In 2011, an important national priority was declared: Put 1 million electric vehicles on the road by 2015. Since then, sales of plug-in electric vehicles have risen and continue to rise, but they pale when compared to sales of conventional vehicles.
Statistics from Argonne National Laboratory show U.S. car dealers sold 97,101 electric vehicles in 2013 and 118,882 in 2014. Meanwhile U.S. car dealers sold more than 13 million passenger cars, light pickup trucks, SUVs and vans in 2013 and more than 14 million in 2014, according to motorintelligence.com.
All told, U.S. car dealers have sold a little more than 250,000 electric vehicles since they were introduced in 2010. This sets the background for an analysis of factors that impact the spread and overall consumer adoption of electric vehicles.
Among those are indirect network effects, factors that impact the sale of electric vehicles beyond point of sale transactions. In this case, consumer reluctance to purchase electric vehicles may influence investor decisions to invest in the electric vehicle market and vice versa.
According to the U.S. Department of Energy (DOE), the high-purchase price gets part of the blame for consumer hesitancy to buy electric vehicles. “While the market is growing quickly, additional cost reduction of electric vehicle technology is required to directly compete on a cost basis with conventional vehicles,” says DOE’s Deputy Assistant Secretary for Transportation Rueben Sarkar.
It’s well known that many electric cars are more expensive than their fossil-fuel powered counterparts. Electric vehicles range in price from about $15,000 to more than $70,000. The cost can be prohibitive, even though, in the long run, electric vehicles can be cheaper to operate.
Sakar also points to another reason–consumers are not well acquainted with the technology. “Plug-in electric vehicles are a relatively new market coming on the scene a little more than four years ago,” he says.
Meanwhile, Lang Tong and Shanjun Li, researchers at Cornell University in Ithaca, N.Y., point to yet another indirect network effect. Consumers may be less willing to buy because of a lack of public charging stations, they say.
This is the chicken in a chicken and egg scenario that sees investors, who are less willing to build charging stations, as the egg when there are so few electric vehicles on the road.
The chicken: More charging options could lead to more sales
Tong and Li, whose research is part of a National Science Foundation (NSF)-funded INSPIRE project, contend limited infrastructure to support electric vehicles presents a major roadblock for greater acceptance.
The relatively small number of large-scale, public, vehicle-charging stations makes recharging electric vehicles inconvenient, if not impossible at times. Their analysis suggests that more charging stations are needed in parking garages in urban centers, parking lots in shopping malls and parking facilities in apartment complexes and business sites to accommodate consumer demand for convenient electric vehicle refueling.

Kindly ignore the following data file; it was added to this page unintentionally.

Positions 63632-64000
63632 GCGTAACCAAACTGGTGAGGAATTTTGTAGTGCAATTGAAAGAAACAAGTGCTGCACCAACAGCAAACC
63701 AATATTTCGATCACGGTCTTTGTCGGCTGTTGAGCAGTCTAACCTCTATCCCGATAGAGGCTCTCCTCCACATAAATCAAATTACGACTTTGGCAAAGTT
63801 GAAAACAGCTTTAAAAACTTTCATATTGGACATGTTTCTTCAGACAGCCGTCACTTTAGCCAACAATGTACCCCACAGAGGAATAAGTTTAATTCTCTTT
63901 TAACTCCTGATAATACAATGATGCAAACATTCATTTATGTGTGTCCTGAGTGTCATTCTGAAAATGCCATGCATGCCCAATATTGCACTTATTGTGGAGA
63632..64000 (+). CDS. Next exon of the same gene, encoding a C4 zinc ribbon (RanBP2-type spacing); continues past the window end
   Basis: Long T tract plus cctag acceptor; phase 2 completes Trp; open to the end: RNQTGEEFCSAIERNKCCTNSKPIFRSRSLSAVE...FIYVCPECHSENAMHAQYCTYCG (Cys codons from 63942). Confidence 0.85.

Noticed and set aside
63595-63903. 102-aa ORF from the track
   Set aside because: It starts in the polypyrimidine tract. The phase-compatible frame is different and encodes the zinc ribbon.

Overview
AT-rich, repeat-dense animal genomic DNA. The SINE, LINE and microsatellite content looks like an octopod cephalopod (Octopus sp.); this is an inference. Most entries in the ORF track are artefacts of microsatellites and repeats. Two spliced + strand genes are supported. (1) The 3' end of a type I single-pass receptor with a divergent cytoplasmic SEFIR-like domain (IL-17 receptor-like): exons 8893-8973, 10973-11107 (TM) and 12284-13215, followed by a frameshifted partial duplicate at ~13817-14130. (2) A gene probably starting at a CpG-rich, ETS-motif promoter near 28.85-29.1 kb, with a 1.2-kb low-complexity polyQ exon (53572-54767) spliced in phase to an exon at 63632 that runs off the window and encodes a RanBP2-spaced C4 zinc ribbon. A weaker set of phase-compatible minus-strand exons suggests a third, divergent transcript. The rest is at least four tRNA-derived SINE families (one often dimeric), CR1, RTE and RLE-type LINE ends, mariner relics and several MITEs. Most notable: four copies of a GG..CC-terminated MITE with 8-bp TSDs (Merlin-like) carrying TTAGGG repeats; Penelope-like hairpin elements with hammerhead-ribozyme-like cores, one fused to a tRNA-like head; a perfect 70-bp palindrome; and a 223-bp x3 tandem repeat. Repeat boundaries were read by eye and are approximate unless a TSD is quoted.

Using a data set of quarterly electric vehicle sales in 353 metro areas from 2011 to 2013, the researchers found cities with more charging stations also have more electric cars. In their analysis, a 10 percent increase in the number of charging stations per million people in a city would result in a 10.8 percent increase in the market share of electric vehicles in that city.
Tong is Cornell’s Irwin and Joan Jacobs Professor in Engineering. “As one might expect, there is a strong dependency between the growth of electric vehicle market share and the available charging options,” he says.
However, making more charging stations is not as simple as simply opening more stations. The reason: there are different options for electric ‘fueling’; any one vehicle can be charged in more than one way, and different manufacturers may require different charging methods. In addition, an electric charge depends on and impacts the overall electric grid in the region.
Indeed, one major goal of Tong’s and Li’s INSPIRE project is to consider how to engineer transformative technologies for large scale charging of electric vehicles that can work with existing electric grids in a cost-effective way.
“Ultimately, the bigger question is the economic one,” says Tong. “The connection between economic questions and engineering questions comes down to cost. If you have better technology, you will provide more charging services and be able to lower the cost for consumers to charge their vehicles.”
Currently, most owners plug their electric vehicles into a standard 120-volt, home outlet and charge them overnight to get the energy they need for a daily commute. Others pay to install a 240-volt charging station at home, cutting charging times roughly in half. A third alternative is to purchase an electric vehicle equipped with electrical connections for high, direct-current charging. This can recharge an electric vehicle four to six times faster than an alternating current charger; however the cost for this choice typically runs $15,000 to $25,000.
The researchers believe more efficient charging options that make electricity costs more palatable to consumers would go a long way to speeding up electric vehicle adoption.